Computer Gamer

Lord Of The Rings

Publisher: Melbourne House
Machine: Commodore 64

Published in Computer Gamer #14

Lord Of The Rings

This is the long-awaited follow-up to the highly successful game of The Hobbit. It is based upon the epic tale of the destiny of the Ring of Power, which Bilbo Baggins wrested from Gollum in the previous tale.

The original book of Lord Of The Rings was written in three parts and, similarly, this is the first game of a trilogy based loosely on the book.

The aim is to get Frodo, Bilbo's heir, from Bag End to Rivendell which is the home of Elrond the Elven King. Two of Frodo's friends have been enlisted in this task, Sam the Pippin, and a third, Merry, will join later in the tale. Dark, threatening forces are at work under the control of the evil Lord Sauron. He wants the Ring of Power which will give him supreme control over the destiny of Middle Earth. Aiding him in his wicked scheme are a nasty bunch of Black Riders sworn to recover the Ring at all costs and they are abroad searching for Frodo when the game begins.

Lord Of The Rings

The game can be played by as many as four players at once if each plays a different character. Any unadopted characters are controlled by the computer. The main game comes in two parts along with a simplified version of the first part for beginners who want to get the 'feel' of adventure playing. The beginner's game also includes several more graphics screens, but for my money these are more of a nuisance than an atmosphere enhancer.

A full review of the Spectrum version of the game appeared in February's Computer Gamer so I will now concentrate on this new conversion for the C64. The game's response to commands is rather sluggish, which is a sacrifice which had to be made to allow for the complex operating system required. I found this a little irritating, but acceptable.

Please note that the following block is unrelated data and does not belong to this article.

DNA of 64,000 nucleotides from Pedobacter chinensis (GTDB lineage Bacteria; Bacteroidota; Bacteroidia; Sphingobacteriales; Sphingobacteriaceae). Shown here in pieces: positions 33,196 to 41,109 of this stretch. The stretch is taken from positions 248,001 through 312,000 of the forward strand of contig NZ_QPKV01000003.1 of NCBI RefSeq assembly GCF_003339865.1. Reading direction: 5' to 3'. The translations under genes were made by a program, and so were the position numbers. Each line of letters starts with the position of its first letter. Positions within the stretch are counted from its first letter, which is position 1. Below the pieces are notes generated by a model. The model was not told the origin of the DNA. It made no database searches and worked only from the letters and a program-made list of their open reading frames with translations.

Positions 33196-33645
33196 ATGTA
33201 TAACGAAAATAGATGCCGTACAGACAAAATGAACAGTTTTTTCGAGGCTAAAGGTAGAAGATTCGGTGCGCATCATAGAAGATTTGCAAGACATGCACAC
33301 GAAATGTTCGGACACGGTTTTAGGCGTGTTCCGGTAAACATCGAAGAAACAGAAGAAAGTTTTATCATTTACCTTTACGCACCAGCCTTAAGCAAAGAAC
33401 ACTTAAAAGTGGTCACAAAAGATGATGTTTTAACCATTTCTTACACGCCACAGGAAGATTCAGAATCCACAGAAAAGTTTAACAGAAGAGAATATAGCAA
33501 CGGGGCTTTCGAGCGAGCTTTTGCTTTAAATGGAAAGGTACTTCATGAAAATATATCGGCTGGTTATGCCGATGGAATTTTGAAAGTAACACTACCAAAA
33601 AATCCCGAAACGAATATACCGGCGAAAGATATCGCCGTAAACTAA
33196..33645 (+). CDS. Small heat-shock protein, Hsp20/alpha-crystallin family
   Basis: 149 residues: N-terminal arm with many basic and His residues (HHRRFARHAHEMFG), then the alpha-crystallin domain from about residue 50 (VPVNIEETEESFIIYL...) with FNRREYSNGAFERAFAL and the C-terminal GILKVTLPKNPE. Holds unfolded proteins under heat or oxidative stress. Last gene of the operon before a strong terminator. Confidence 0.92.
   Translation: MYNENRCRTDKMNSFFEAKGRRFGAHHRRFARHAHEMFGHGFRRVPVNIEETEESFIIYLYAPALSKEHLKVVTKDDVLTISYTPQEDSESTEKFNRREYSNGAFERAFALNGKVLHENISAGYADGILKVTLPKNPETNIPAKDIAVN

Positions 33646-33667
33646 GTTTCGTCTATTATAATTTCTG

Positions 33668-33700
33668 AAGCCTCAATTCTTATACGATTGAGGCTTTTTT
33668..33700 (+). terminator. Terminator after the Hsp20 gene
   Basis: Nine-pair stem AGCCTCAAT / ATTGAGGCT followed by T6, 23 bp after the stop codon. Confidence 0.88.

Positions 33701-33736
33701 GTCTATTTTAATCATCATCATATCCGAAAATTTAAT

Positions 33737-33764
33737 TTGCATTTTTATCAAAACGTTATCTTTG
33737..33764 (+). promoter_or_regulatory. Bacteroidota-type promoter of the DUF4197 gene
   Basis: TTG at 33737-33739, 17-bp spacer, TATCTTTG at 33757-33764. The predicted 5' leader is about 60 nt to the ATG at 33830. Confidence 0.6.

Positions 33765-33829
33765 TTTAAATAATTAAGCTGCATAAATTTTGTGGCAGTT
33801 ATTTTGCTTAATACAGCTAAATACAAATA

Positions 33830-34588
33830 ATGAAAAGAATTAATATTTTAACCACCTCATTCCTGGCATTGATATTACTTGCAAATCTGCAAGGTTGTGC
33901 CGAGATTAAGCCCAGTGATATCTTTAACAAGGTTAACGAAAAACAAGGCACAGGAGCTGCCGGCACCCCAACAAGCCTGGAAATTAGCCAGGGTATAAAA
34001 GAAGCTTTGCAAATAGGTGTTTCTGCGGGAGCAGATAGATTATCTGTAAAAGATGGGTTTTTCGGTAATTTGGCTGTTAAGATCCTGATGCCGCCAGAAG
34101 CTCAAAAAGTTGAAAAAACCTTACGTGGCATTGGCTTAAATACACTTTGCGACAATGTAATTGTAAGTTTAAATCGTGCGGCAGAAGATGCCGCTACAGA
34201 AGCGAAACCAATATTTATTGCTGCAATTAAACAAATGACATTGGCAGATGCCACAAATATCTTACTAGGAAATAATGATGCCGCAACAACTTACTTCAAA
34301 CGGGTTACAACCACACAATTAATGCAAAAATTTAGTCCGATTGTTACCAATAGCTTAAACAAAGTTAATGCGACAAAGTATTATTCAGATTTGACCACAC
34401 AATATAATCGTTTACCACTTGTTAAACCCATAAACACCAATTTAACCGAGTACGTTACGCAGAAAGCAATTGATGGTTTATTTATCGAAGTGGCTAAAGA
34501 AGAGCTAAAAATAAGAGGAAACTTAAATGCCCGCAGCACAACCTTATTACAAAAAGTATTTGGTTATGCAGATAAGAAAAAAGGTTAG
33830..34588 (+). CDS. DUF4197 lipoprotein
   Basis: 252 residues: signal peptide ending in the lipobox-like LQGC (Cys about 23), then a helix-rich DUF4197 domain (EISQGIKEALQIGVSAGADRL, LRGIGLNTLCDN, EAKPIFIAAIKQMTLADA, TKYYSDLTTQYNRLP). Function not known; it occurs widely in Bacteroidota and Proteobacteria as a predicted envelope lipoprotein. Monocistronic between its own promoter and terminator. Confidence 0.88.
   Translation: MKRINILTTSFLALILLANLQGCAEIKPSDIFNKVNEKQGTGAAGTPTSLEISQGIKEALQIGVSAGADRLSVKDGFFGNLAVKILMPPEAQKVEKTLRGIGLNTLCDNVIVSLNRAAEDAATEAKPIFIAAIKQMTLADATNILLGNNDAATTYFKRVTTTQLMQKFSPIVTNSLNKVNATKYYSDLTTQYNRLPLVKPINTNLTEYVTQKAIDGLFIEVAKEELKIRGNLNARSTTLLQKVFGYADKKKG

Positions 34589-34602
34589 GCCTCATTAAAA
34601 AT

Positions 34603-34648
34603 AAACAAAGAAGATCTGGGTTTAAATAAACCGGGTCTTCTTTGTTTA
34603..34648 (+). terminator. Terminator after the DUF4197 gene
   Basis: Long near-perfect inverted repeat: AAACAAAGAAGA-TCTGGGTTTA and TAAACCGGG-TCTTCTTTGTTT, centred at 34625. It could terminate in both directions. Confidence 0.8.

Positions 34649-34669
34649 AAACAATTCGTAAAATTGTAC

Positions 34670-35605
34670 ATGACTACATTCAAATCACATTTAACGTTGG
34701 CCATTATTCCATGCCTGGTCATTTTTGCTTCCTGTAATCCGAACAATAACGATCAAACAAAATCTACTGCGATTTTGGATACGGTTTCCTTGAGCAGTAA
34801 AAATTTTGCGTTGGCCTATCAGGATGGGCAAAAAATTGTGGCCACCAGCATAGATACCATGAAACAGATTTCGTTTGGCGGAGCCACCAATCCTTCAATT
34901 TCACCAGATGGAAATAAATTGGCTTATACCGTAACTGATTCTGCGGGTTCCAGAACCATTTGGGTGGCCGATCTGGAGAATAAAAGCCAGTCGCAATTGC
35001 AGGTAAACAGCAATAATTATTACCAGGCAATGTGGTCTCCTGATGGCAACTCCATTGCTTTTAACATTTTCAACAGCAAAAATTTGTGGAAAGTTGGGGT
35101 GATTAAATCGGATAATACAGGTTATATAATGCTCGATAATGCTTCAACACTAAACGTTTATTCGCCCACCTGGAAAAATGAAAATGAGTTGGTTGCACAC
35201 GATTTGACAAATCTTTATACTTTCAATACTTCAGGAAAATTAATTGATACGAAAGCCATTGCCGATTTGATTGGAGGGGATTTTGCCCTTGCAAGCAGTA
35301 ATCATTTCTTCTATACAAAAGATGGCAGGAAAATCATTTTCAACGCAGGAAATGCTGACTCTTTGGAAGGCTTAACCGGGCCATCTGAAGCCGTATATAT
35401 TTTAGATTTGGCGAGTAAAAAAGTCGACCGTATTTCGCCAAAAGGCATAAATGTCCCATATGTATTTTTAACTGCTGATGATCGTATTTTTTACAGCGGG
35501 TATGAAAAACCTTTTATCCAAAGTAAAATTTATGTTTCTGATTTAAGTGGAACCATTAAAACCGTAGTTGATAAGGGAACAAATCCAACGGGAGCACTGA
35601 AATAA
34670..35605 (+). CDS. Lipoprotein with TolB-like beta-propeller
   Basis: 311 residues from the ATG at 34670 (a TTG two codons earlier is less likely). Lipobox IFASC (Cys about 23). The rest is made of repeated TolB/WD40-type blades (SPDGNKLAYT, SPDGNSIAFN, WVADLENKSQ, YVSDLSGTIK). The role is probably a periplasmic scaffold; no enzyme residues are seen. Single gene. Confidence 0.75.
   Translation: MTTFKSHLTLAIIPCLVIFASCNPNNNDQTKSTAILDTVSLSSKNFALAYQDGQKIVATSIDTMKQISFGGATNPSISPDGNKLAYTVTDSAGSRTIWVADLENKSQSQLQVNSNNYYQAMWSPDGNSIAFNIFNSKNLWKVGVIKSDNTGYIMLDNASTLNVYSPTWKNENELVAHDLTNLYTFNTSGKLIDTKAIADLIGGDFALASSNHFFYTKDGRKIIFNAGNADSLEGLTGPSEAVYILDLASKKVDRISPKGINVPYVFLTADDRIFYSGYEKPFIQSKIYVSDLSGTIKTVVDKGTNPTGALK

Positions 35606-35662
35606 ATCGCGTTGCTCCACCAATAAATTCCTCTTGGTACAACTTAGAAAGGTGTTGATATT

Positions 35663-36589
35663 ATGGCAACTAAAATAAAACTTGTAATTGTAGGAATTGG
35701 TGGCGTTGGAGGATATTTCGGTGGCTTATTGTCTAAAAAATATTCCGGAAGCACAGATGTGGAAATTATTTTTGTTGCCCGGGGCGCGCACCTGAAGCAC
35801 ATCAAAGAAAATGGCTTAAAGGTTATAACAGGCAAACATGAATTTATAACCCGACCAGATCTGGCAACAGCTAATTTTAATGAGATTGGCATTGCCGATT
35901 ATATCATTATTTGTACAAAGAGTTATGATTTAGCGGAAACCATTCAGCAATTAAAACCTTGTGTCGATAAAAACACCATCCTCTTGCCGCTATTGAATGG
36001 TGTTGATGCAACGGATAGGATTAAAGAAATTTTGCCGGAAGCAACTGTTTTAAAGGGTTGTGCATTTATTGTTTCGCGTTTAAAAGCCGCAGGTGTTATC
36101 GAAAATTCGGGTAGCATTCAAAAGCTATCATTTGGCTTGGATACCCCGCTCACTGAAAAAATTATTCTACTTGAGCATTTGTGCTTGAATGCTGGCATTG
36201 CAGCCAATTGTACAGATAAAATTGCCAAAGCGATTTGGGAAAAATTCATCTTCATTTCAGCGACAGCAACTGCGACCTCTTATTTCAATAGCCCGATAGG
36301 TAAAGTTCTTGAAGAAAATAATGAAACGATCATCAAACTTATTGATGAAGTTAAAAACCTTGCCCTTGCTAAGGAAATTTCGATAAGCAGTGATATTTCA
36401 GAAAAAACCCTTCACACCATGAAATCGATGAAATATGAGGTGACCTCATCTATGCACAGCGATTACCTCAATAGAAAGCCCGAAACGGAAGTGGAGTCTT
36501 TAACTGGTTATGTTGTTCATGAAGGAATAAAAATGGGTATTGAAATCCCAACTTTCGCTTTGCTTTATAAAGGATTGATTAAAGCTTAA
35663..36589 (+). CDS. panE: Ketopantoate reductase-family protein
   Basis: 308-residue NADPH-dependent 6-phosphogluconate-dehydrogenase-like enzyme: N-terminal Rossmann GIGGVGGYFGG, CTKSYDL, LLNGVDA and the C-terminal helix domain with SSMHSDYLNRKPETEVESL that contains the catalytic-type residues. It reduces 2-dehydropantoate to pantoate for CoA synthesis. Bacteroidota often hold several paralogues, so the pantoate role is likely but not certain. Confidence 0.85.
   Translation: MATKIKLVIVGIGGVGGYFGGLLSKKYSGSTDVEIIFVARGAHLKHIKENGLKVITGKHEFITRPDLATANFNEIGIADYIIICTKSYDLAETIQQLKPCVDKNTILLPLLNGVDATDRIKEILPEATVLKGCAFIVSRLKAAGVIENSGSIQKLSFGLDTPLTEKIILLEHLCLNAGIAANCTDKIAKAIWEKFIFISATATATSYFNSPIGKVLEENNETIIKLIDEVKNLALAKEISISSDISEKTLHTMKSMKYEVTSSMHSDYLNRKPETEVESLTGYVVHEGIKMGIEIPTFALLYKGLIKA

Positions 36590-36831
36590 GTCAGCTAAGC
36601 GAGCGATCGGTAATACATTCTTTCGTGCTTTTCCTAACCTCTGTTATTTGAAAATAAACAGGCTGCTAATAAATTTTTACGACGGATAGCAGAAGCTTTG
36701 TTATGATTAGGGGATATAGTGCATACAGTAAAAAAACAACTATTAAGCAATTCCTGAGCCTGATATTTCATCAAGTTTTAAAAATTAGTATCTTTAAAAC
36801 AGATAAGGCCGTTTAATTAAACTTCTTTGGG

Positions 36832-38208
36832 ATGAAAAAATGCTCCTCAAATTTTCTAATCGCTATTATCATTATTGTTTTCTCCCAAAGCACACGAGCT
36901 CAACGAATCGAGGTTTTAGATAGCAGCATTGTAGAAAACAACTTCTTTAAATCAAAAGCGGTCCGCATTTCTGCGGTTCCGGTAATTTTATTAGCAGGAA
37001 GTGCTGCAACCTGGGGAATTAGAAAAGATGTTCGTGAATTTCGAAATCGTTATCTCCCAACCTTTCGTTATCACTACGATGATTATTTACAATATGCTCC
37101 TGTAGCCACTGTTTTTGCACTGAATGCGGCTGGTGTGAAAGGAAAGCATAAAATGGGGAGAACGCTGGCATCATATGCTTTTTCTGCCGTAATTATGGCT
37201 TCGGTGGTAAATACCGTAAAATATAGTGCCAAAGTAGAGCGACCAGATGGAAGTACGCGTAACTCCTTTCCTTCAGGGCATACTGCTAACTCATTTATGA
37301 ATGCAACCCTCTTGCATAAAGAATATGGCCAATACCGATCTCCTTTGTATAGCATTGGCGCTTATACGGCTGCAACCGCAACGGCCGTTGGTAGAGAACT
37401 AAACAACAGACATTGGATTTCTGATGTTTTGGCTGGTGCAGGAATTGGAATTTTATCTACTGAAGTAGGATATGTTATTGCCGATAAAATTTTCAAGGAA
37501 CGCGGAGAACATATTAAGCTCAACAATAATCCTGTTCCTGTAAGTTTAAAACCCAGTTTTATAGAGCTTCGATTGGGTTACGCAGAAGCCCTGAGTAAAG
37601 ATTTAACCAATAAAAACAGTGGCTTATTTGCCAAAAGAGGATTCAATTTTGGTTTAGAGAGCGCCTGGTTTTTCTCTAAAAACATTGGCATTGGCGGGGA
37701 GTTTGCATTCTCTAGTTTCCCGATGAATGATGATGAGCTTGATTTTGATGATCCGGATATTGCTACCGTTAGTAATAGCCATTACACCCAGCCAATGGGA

One feature which is not only unacceptable but also inexcusable is the program's refusal to respond to some commands. Although syntactically correct according to the instructions, I succeeded in totally locking up the operating system in the following way.

Lord Of The Rings

On opening a wooden chest at the first location of the game I gave the command "Take the backpack from the chest". After waiting for several minutes for a response, I decided to go and have coffee. On returning, the computer still seemed to be engaged in its own little world and I had to resort to switching off and reloading from the start. A second attempt at gaining a response to this command also failed.

A lock-up is unforgiveable in any program but one which occurs whilst using acceptable commands is a major flaw which undermines the will to proceed with the game. This failing is reflected in my Value for Money rating which owes a lot to the free Tolkien book which accompanies the game.

Against my better judgement I proceeded to investigate the game and found it to be an excellent game of which Tolkien would have approved, despite a couple of liberties being taken here and there to give it 'street cred' with the kids.

Despite the high regard which I have for the storyline, the lock-up problem creates too many doubts for me to whole-heartedly recommend this game. I suggest that Philip Mitchell and his team should investigate this problem before starting on Part 2 of the trilogy.